Inhibition of endoplasmic reticulum-associated degradation rescues native folding in loss of function protein misfolding diseases.
ABSTRACT Lysosomal storage disorders are often caused by mutations that destabilize native folding and impair trafficking of secretory proteins. We demonstrate that endoplasmic reticulum (ER)-associated degradation (ERAD) prevents native folding of mutated lysosomal enzymes in patient-derived fibroblasts from two clinically distinct lysosomal storage disorders, namely Gaucher and Tay-Sachs disease. Prolonging ER retention via ERAD inhibition enhanced folding, trafficking, and activity of these unstable enzyme variants. Furthermore, combining ERAD inhibition with enhancement of the cellular folding capacity via proteostasis modulation resulted in synergistic rescue of mutated enzymes. ERAD inhibition was achieved by cell treatment with small molecules that interfere with recognition (kifunensine) or retrotranslocation (eeyarestatin I) of misfolded substrates. These different mechanisms of ERAD inhibition were shown to enhance ER retention of mutated proteins but were associated with dramatically different levels of ER stress, unfolded protein response activation, and unfolded protein response-induced apoptosis.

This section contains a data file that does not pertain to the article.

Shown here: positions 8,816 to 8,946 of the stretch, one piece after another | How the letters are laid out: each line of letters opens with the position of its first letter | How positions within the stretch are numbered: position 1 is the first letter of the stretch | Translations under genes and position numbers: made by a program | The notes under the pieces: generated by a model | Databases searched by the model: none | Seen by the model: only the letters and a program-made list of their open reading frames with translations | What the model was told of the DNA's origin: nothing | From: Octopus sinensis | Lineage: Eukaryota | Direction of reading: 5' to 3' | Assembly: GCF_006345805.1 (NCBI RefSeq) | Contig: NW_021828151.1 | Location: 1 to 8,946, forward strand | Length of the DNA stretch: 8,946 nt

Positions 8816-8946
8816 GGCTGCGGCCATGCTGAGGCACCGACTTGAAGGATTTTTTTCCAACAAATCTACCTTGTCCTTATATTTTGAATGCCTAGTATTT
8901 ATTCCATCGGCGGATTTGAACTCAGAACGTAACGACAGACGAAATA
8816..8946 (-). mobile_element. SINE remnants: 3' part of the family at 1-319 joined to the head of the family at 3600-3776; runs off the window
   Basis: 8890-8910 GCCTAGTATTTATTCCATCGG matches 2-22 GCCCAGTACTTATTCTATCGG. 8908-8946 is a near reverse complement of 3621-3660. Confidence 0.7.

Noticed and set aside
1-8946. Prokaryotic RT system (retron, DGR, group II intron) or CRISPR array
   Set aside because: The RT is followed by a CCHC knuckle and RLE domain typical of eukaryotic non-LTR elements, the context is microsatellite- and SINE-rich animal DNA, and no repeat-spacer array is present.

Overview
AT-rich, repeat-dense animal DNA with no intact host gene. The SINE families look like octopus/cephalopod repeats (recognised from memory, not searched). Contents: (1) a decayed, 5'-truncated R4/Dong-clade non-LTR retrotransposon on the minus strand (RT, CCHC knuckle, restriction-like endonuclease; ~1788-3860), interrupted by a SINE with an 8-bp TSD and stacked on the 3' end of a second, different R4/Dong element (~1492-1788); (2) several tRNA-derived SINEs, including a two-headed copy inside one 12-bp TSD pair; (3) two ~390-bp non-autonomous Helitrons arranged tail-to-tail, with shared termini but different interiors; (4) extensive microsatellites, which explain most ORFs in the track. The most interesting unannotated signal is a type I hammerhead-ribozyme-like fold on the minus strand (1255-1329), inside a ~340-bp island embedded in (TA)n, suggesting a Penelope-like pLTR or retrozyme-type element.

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ABSTRACT: It is remarkable that a pathway as ubiquitous as protein quality control can be targeted to treat cancer. Bortezomib, an inhibitor of the proteasome, was first approved by the US Food and Drug Administration (FDA) more than 10 years ago to treat refractory myeloma and later extended to lymphoma. Its use has increased the survival rate of myeloma patients by as much as three years. This success was followed with the recent accelerated approval of the natural product derived proteasome inhibitor carfilzomib (Kyprolis®), which is used to treat patients with bortezomib-resistant multiple myeloma. The success of these two drugs has validated protein quality control as a viable target to fight select cancers, but begs the question why are proteasome inhibitors limited to lymphoma and myeloma? More recently, these limitations have encouraged the search for additional targets within the protein quality control system that might offer heightened cancer cell specificity, enhanced clinical utility, a lower rate of resistance, reduced toxicity, and mitigated side effects. One promising target is p97, an ATPase associated with various cellular activities (AAA+) chaperone. p97 figures prominently in protein quality control as well as serving a variety of other cellular functions associated with cancer. More than a decade ago, it was determined that up-regulation of p97 in many forms of cancer correlates with a poor clinical outcome. Since these initial discoveries, a mechanistic explanation for this observation has been partially illuminated, but details are lacking. Understandably, given this clinical correlation, myriad roles within the cell, and its importance in protein quality control, p97 has emerged as a potential therapeutic target. This review provides an overview of efforts towards the discovery of small molecule inhibitors of p97, offering a synopsis of efforts that parallel the excellent reviews that currently exist on p97 structure, function, and physiology.Molecules 01/2015; 20(2):3027-3049. DOI:10.3390/molecules20023027 · 2.10 Impact Factor